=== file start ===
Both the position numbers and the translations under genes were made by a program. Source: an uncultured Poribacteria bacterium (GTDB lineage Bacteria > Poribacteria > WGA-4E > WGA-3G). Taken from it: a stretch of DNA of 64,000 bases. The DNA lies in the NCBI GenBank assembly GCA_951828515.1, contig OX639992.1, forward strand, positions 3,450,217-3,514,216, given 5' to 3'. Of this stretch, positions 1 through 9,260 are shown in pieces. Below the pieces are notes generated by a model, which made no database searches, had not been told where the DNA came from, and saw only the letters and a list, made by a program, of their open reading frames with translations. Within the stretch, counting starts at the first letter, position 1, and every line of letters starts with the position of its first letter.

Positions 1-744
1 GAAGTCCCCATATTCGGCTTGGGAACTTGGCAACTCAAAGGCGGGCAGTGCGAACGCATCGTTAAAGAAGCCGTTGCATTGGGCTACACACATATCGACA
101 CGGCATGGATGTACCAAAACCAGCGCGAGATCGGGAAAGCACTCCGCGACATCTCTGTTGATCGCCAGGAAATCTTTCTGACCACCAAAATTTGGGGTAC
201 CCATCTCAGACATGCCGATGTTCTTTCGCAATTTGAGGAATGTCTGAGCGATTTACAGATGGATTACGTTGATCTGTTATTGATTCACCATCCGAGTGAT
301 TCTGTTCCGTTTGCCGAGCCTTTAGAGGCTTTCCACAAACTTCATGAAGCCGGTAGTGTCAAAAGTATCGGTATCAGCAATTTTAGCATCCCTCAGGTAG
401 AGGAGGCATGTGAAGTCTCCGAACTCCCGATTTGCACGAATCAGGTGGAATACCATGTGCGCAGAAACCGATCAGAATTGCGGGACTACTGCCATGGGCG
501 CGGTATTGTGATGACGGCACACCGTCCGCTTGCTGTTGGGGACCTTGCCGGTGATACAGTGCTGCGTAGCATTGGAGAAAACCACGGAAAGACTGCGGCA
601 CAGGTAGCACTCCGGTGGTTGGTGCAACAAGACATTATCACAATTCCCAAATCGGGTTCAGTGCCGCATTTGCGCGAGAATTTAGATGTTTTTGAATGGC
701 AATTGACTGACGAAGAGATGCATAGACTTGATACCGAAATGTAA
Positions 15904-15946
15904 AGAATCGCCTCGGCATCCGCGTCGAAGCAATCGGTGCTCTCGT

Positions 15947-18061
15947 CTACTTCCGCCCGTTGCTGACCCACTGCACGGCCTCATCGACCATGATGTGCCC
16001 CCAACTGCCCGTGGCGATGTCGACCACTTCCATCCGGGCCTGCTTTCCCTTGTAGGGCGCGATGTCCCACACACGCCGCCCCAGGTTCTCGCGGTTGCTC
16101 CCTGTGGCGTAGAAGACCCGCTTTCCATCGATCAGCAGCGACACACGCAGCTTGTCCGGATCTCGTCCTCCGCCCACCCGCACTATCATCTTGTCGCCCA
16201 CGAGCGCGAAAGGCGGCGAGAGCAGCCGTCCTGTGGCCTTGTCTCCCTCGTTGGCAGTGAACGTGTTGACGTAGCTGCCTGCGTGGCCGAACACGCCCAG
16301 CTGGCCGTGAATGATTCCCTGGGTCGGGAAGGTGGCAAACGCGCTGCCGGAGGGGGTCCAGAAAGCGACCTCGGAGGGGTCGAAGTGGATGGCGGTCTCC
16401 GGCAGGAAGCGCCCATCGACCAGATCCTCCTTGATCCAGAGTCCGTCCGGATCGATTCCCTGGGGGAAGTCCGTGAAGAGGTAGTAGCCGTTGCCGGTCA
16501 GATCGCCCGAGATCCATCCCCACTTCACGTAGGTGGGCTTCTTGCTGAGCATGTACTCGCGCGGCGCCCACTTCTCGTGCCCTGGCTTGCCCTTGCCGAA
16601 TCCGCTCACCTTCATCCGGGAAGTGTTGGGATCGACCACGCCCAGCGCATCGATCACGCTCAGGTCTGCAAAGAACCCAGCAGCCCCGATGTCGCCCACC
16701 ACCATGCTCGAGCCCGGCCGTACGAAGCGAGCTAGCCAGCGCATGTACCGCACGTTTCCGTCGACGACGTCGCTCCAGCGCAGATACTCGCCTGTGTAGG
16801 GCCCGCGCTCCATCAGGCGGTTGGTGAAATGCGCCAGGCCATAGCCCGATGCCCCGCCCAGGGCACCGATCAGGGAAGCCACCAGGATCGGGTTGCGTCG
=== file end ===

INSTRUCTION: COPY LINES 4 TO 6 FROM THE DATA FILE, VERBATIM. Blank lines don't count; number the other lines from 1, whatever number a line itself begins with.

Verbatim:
101 CGGCATGGATGTACCAAAACCAGCGCGAGATCGGGAAAGCACTCCGCGACATCTCTGTTGATCGCCAGGAAATCTTTCTGACCACCAAAATTTGGGGTAC
201 CCATCTCAGACATGCCGATGTTCTTTCGCAATTTGAGGAATGTCTGAGCGATTTACAGATGGATTACGTTGATCTGTTATTGATTCACCATCCGAGTGAT
301 TCTGTTCCGTTTGCCGAGCCTTTAGAGGCTTTCCACAAACTTCATGAAGCCGGTAGTGTCAAAAGTATCGGTATCAGCAATTTTAGCATCCCTCAGGTAG